October 19, 2012
My determination to visit the tomb of Beidongshan took me back in 2010, this time with two colleagues from the Fitzwilliam Museum. We went to measure the objects in the museum, checking the condition and preparing the display cases for our 2012 exhibition. The director of Xuzhou Museum finally got confirmation from the local power station that enabled us to enter the tomb in the next hour, so we had to rush to the tomb from the other side of the city. And this time, I finally entered the tomb that I know so well from my study of Han archaeology!
After passing the remaining huge blocking stones that were pulled out by the tomb robbers, there is a very steep set of stairs leading to a lower level with a large entertainment room, arsenal, kitchen, well, lavatory, storage chamber and ice cellar. It was a place designed for eternal happiness—eating, drinking and dancing without end. On the ground floor, there are four chambers that lead through to the rear chamber.
The large numbers of coins were found in these chambers. Behind these four chambers, an even narrower tomb passage leads to the rear chamber that was also blocked with huge stones. Unfortunately, the tomb robbers had succeeded in breaking through this defence too.
Only a few personal belongings had survived, including an unusual design of jade pendant in the shape of an archer’s ring and a jade bear used as a mat weight. Beyond the second group of huge stone blocks, a small corridor leads to two lavatories next to the rear chamber; this provided a lavatory for the king and possibly his spouse also, whilst the second lavatory would have been intended for his guests and servants. There is no concrete evidence to identify the owner of this tomb, but the seals and coins help to date the tomb to between 175 and 128 BC.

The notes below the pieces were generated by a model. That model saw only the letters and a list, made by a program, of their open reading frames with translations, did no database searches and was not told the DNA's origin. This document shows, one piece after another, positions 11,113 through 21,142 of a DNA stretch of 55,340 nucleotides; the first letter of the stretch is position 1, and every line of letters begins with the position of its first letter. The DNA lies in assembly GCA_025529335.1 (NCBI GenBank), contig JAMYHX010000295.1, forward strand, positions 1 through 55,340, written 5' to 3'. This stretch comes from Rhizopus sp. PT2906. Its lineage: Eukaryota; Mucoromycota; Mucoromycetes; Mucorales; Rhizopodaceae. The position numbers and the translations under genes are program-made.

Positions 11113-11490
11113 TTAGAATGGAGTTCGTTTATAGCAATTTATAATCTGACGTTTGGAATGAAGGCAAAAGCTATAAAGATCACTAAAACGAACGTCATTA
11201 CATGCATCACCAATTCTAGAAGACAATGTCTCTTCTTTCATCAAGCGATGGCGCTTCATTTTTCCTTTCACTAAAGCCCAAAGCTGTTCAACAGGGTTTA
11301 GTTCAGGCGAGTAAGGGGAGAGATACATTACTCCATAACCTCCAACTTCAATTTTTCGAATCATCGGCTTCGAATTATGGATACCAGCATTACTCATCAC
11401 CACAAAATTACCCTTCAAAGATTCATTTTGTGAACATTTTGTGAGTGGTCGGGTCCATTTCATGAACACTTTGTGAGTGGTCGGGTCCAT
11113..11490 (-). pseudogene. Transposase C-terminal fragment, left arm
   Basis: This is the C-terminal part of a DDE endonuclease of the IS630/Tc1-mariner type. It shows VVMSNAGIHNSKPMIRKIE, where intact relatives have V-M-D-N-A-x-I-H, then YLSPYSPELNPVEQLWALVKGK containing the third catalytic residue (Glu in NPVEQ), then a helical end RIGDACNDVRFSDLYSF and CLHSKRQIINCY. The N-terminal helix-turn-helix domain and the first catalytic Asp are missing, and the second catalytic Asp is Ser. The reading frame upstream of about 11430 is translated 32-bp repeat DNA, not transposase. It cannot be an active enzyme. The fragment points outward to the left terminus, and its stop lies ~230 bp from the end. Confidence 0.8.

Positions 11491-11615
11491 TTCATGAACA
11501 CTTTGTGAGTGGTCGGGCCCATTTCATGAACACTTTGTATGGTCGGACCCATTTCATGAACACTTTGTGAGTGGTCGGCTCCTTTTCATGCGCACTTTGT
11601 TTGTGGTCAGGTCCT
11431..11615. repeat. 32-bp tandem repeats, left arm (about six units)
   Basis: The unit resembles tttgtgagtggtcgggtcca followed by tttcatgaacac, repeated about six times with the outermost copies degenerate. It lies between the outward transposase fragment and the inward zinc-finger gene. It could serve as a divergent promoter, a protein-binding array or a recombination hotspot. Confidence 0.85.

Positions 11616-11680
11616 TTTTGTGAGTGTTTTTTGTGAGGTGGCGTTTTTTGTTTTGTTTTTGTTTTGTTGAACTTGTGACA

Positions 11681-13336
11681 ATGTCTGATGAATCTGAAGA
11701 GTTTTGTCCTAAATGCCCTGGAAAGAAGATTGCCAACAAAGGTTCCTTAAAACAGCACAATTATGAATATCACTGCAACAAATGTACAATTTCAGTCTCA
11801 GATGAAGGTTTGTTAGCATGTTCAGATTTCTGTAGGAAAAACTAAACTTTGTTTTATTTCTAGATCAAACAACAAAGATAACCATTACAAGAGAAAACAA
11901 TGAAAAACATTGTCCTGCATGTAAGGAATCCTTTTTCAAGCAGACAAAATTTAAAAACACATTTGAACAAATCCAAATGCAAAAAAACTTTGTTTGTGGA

For me, the incredible structure and artefacts of Beidongshan illustrates the majesty of the tombs of the Han dynasty. It really is an undergraound palace; the treasures found within it are some of the most remarkable ever uncovered.
The gently smiling jade bear that was found in the lower rear chambers is also one of the last items that you will encounter in The Search for Immortality. The bear marks the mysterious and enigmatic quality of these objects buried deep in these ghostly palaces of the dead, their personality still present and speaking to us after 2000 years.